“Focusing on those three things can put you in a good financial situation to withstand the ups and downs that come with working in the gig economy,” Bera said.
As a good rule of thumb, both Bera and Luke recommend saving at least three to six months of expenses.
“Don’t wait until it is too late because your business has declined due to a down economy,” Luke said. “Be a little more aggressive with your rainy-day fund to help carry you and your family when business is a little slow.”
Much like an investment portfolio, diversification is a good strategy when it comes to your career and skillset.
“Add to your capabilities on an ongoing basis to make yourself more valuable to existing clients and onboard new clients,” Luke said. “Keep up on the cutting-edge of technology, strategies, and applications within your field.”
Gig economy workers rely on a wide network of contacts who can help them source the next job or assignment. As the economy slows, that network becomes a lifeline for a gig worker.
“Start now to expand that current network,” Luke said. “Think outside the box for where to find new people and don’t be shy about introducing yourself. You never know when one of your connections can put you in touch with someone else in need of your services.”
Some of those people to network with may even be a current client or contact who might lose his or her job due to a layoff, Haber said.
“If you find one or more of your clients lose his or her job, reach out them and bring them into your network,” Haber said. “They may become freelancers themselves, or more likely, when they return to a full-time position somewhere else, they will remember you for your kindness and flow more work your way.”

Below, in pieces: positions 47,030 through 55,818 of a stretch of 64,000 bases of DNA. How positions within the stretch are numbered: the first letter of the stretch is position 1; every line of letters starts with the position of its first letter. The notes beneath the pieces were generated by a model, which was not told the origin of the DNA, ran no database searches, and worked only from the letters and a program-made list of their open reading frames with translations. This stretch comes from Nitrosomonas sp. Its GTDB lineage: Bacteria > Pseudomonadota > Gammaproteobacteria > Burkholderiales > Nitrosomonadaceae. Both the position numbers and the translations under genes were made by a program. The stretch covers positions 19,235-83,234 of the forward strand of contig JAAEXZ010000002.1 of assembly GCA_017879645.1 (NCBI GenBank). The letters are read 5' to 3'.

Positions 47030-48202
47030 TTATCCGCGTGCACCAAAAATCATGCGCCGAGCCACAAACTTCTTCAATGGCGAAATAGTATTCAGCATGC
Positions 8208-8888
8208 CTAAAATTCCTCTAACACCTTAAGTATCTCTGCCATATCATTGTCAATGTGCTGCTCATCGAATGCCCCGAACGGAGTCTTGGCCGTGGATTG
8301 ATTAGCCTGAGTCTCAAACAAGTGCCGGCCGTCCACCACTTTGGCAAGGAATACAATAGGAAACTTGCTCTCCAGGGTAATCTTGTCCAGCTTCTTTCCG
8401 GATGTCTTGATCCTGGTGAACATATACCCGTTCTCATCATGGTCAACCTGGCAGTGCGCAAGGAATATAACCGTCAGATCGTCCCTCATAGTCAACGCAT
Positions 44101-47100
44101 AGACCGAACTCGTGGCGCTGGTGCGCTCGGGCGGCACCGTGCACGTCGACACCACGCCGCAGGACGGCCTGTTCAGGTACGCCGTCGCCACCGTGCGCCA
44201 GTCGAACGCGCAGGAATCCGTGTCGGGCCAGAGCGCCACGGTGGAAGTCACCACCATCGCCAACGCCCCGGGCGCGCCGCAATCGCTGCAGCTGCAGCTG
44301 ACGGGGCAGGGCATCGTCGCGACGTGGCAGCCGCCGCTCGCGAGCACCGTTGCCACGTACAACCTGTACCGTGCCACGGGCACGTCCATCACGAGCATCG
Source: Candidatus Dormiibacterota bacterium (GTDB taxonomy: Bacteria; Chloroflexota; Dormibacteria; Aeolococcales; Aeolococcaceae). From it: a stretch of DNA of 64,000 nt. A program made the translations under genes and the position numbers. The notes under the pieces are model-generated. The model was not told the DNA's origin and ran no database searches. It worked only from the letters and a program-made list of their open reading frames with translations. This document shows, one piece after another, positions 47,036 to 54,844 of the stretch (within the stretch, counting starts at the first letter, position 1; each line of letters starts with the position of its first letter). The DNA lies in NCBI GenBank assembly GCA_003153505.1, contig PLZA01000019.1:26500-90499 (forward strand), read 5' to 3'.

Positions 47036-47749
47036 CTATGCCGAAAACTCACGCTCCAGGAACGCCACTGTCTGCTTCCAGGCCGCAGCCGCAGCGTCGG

GreenPal, the “Uber for Lawn Care” according to co-founder Zach Hendrix, is encouraging it’s 8,500 gig economy workers to make their profiles more attractive to potential customers.
“It’s best to be proactive rather than reactive,” Hendrix said. “We urge and educate the suppliers who use our platform to invest in professional photography for their profile and to invest in writing better content for their profile page. That’s what separates them from their competition.”
GreenPal is also putting programs in place to help its lawn care vendors deepen their relationships with existing clients.
“It’s much easier to sell to an existing customer than to get a brand new customer,” Hendrix said.
To that end, the company is offering webinars to help its vendors and also building new tools and enables vendors to upsell clients on further enhancement projects.
“My biggest advice for gig economy workers in preparing for an economic slowdown is plan, plan, plan—and plan now,” said Adrienne Zimbro, who runs inlineaccounting.com, a virtual boutique bookkeeping firm that works with small businesses, entrepreneurs, and freelancers mostly in creative industries.
She recommends that gig economy workers immediately start implementing some cash flow tactics to get ready for an economic downturn. Contractors should know their base monthly operational expenses, save at minimum three to six months worth of expenses, set a budget and track cash to see where they can save, and focus on growth now, Zimbro said.
“Being prepared is key to surviving,” Zimbro said.